This Blog is also available as an RSS Feed

Features

Visit the Scenic Lawachara National Park

Located within the West Bhanugach Reserved Forest, around 60 km from Sylhet, the Lawachara National Park consists of lush tropical and subtropical coniferous and broadleaf forests, with hilly sandstone areas and a network of streams and small wetlands. Much of the original indigenous forests were removed in the 1920s, with secondary forest taking its place. There are, however, small areas of primary forest scattered throughout the park. There are also bamboo groves and ferns in the forest undergrowth, all of which support a wide variety of wildlife.

Mammals resident in the Lawachara National Park include the fascinating Bengal slow loris (Nycticebus bengalensis), a small primate with huge brown eyes, a characteristically round flat head, small ears and dense brown and beige fur. Unfortunately, these cute little creatures are targeted by poachers who sell them illegally as exotic pets. They are also hunted for certain body parts which some cultures believe have medicinal properties. This has resulted in the Bengal slow loris being listed as 'vulnerable' by the International Union for Conservation of Nature (IUCN). Lawachara is also home to the western hoolock gibbon (Hoolock hoolock), one of the top 25 most endangered primates in the world. Their numbers have dwindled drastically in the last decade as humans encroach on their habitat and they are hunted for food and body parts used in traditional medicines.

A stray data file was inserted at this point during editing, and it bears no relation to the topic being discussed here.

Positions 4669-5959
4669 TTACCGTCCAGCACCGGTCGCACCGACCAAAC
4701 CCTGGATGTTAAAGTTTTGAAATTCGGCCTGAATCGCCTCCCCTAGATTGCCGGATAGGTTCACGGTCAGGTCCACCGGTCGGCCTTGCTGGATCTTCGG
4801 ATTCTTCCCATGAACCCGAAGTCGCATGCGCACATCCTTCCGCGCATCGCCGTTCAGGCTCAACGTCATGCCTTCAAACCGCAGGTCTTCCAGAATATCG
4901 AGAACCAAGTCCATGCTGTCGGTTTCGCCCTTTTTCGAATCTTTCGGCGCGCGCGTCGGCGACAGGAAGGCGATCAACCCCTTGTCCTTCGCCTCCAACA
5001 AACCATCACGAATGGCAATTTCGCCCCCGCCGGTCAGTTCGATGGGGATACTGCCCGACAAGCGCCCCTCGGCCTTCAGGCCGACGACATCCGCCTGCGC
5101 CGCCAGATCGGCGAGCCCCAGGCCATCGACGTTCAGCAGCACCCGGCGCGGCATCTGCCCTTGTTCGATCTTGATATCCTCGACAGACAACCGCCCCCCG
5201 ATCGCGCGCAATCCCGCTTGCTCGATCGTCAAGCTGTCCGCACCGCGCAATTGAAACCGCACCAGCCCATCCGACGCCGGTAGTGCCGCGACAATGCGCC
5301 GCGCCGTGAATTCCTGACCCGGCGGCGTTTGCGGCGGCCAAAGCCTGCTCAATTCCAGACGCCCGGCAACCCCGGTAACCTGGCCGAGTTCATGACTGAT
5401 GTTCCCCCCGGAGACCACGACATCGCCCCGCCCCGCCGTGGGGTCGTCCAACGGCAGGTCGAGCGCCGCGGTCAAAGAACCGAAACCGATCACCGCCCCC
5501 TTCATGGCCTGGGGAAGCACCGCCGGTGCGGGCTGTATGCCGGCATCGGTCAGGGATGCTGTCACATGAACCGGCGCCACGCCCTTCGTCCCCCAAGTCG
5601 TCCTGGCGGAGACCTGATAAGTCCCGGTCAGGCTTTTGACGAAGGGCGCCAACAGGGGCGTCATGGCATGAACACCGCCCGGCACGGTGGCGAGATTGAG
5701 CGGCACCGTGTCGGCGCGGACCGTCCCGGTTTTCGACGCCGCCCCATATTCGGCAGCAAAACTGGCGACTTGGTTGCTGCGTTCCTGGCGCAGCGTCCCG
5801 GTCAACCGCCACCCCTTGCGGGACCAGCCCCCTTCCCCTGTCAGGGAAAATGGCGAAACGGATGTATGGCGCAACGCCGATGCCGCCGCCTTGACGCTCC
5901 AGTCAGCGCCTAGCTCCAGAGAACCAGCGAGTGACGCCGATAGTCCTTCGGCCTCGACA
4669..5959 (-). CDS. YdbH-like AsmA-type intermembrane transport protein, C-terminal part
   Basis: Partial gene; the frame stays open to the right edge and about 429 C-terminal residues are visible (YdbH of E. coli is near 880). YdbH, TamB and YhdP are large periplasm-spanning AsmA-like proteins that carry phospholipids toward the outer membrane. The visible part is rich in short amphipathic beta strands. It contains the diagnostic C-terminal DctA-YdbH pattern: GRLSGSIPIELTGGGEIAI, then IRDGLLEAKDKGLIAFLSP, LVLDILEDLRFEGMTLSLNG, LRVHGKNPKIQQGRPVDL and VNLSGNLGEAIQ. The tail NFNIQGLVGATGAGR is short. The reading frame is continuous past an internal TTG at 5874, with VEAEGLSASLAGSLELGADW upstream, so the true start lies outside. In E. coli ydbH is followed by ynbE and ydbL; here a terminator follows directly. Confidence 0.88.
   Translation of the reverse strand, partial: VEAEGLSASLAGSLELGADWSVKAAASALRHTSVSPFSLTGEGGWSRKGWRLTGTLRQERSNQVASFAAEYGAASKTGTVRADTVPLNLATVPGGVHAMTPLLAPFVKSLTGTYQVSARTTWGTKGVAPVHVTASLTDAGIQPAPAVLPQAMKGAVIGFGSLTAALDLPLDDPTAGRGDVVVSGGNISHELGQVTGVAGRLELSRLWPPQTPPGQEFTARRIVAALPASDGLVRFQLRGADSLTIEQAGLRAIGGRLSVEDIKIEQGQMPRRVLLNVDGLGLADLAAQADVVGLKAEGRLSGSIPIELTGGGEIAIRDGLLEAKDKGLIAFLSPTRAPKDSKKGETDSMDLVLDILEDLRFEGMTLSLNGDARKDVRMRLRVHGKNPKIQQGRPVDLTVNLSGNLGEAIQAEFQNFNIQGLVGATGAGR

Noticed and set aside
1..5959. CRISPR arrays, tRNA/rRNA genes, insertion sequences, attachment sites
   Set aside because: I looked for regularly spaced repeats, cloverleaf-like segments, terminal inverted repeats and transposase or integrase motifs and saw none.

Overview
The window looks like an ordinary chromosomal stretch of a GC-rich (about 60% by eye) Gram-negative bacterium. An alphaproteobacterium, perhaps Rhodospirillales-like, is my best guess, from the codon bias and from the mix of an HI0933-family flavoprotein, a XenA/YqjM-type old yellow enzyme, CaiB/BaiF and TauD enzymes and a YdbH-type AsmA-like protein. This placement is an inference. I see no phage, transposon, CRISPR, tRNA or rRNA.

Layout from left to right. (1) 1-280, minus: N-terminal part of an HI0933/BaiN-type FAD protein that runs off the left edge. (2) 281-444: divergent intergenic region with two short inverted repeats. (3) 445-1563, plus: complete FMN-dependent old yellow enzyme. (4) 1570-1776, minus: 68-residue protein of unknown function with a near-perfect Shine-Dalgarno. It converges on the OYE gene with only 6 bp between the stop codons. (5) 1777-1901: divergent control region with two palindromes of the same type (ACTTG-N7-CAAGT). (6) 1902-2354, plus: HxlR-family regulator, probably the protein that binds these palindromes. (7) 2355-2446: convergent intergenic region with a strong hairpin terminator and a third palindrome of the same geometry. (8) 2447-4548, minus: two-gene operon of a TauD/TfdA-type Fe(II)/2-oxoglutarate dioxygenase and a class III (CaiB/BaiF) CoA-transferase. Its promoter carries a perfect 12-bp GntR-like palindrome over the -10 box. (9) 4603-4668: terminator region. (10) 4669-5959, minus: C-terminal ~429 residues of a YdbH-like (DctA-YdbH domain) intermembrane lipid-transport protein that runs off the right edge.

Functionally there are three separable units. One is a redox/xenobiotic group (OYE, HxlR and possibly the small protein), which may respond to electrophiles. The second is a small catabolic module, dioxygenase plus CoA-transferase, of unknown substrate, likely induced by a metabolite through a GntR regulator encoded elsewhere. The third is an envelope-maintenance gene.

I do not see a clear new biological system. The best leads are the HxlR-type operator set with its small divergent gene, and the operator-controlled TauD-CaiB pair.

As the largest of the cat species, the tiger (Panthera tigris) can weigh more than 300 kgs and reach a total body length of up to 3.3m. Tigers are listed as endangered, also primarily due to loss of habitat and illegal poaching. The Bengal tiger is the national animal of Bangladesh. Other mammals found in Lawachara include capped langurs, golden jackals, Asian black bears, tigers, leopards, leopard cats, fishing cats, sambars, barking dear and wild pigs.

Rare indigenous plant species found in Lawachara National Park include Alstonia scholaris, commonly known as the blackboard tree or milkwood pine; Bridelia retusa; Phyllanthus emblica also known as Indian gooseberry; and Cassia fistula also known as the golden shower tree. Visitors to the Lawachara National Park will no doubt appreciate the beauty and biodiversity of this scenic region of Bangladesh.

 

 



User Comments & Reviews: 0 Comment(s)





Combine Flights?













New Business Users, read more and join on the Business Affiliates page.

New Individual Users, join on the Forum Users Registration page.